Net metering is the process in which a grid-connected homes generate their own electricity through renewable means and sell any excess to a utility. There are two common methods to approaching this option: net metering and double metering.[1]

Net metering uses the common meter that is installed in most homes, running forward when power is used from the grid, and running backward when power is put into the grid (which allows them to “net“ out their total energy use, putting excess energy into the grid when not needed, and using energy from the grid during peak hours, when you may not be able to produce enough immediately). Power companies can quickly purchase the power that is put back into the grid, as it is being produced.

Double metering involves installing two meters: one measuring electricity consumed, the other measuring electricity created. Additionally, or in replace of selling their renewable energy, sustainable home owners may choose to bank their excess energy by using it to charge batteries. This gives them the option to use the power later during less favorable power-generating times (ie: night-time, when there has been no wind, etc), and to be completely independent of the electrical gridW.[2]

Revenue of self-produced power[edit | edit source]

When generating renewable energy and feeding it back into the grid (in participating countries such as the US and Germany), producing households are typically paid at least the full standard electricity rate by their utility and are also given separate renewable energy credits that they can then sell to their utility, additionally (utilities are interested in buying these renewable energy credits because it allows them to claim that they produce renewable energy). In some special cases, producing households may be paid up to four times the standard electricity rate, but this is not common.[3]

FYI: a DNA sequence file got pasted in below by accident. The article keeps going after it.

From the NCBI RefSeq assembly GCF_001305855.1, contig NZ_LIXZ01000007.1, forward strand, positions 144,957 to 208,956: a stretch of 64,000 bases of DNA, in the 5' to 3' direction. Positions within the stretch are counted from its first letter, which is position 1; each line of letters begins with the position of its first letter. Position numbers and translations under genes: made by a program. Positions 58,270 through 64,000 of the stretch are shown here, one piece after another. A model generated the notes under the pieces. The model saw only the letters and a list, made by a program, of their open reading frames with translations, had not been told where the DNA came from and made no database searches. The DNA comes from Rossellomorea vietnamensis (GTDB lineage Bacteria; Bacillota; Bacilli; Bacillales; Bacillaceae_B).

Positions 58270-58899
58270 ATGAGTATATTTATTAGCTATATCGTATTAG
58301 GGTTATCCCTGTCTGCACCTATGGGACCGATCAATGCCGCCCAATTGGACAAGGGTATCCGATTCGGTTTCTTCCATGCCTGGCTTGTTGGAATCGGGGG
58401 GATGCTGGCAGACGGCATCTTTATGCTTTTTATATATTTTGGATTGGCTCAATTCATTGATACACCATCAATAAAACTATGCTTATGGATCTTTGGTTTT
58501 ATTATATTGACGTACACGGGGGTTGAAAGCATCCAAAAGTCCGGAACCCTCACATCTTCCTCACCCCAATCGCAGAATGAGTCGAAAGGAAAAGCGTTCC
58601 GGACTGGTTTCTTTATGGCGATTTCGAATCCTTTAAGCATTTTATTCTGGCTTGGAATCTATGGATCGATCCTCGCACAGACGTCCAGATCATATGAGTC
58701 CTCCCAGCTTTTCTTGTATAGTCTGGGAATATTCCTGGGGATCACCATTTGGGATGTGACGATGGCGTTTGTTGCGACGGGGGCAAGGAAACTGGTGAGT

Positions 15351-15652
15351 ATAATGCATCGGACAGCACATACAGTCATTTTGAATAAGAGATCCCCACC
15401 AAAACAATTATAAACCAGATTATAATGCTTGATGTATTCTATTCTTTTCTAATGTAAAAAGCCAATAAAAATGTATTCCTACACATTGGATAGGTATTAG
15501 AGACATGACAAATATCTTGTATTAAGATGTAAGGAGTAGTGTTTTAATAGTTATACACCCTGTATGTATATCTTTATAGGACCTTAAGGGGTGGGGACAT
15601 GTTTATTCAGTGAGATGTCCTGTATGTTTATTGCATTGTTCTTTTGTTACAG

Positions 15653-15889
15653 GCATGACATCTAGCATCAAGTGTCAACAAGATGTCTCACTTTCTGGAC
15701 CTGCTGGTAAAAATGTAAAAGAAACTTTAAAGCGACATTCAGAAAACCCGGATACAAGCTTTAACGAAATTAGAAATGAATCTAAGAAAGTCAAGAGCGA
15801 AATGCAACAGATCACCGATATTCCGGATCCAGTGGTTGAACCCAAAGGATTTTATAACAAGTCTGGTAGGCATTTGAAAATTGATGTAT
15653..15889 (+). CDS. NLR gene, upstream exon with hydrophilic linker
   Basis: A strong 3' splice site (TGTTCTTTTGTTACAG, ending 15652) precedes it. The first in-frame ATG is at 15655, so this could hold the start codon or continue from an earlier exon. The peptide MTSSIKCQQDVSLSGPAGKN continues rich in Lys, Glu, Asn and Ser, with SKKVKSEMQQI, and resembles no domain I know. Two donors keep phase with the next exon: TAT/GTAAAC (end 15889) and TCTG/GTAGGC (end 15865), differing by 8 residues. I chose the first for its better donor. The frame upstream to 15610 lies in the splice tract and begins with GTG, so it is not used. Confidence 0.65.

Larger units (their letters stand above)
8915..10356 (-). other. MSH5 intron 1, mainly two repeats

Simplified version of the step-by-step process[edit | edit source]

  • If consumer is connected to the grid, the utility company provides an energy meter to monitor energy used by consumer
  • Consumer's additional energy sources (i.e. wind turbine) is ran into the same meter and spins the needle backward as personal modes of energy production are created
  • The end product of net-metering is the consumed power minus the produced power. Keep in mind that the self-produced power has a higher economic value per kWh (depends on the legislation within that country, see above).

Consuming grid power during off-peak hours[edit | edit source]

Consuming power from the mains electricity grid during off-peak hours is economically attractive as the rates per kWh are far lower during these times.

The practical work out of this could simply be by not allowing the (non constantly essential) heavy energy consumers (dishwasher, washing machine, clothes dryer, ...) to operate untill nightfall (or when the off-peak hours have come in effect). This is done by simply loading the machines at any given moment in time and turning them "on", but by not yet actually providing power to the devices untill night has arrived (which can be done through a plug-in time switch (which needs to be manually set). The machines will then only commence their operation at night and by morning all washing will be done and the machines can then simply be emptied.

See also[edit | edit source]

References[edit | edit source]

  1. McDilda, Diane Gow. The Everything Green Living Book: Easy Ways to Conserve Energy, Protect Your Family's Health, and Help save the Environment. Avon, MA: Adams Media, 2007. Print.
  2. McDilda, Diane Gow. The Everything Green Living Book: Easy Ways to Conserve Energy, Protect Your Family's Health, and Help save the Environment. Avon, MA: Adams Media, 2007. Print.
  3. Galbraith, Kate. Europe's Way of Encouraging Solar Power Arrives in the US. Editorial. The New York Times. 13 Mar. 2009, New York ed., Section B sec.: B1. 12 Mar. 2009. Web. 28 Oct. 2010.

External links[edit | edit source]

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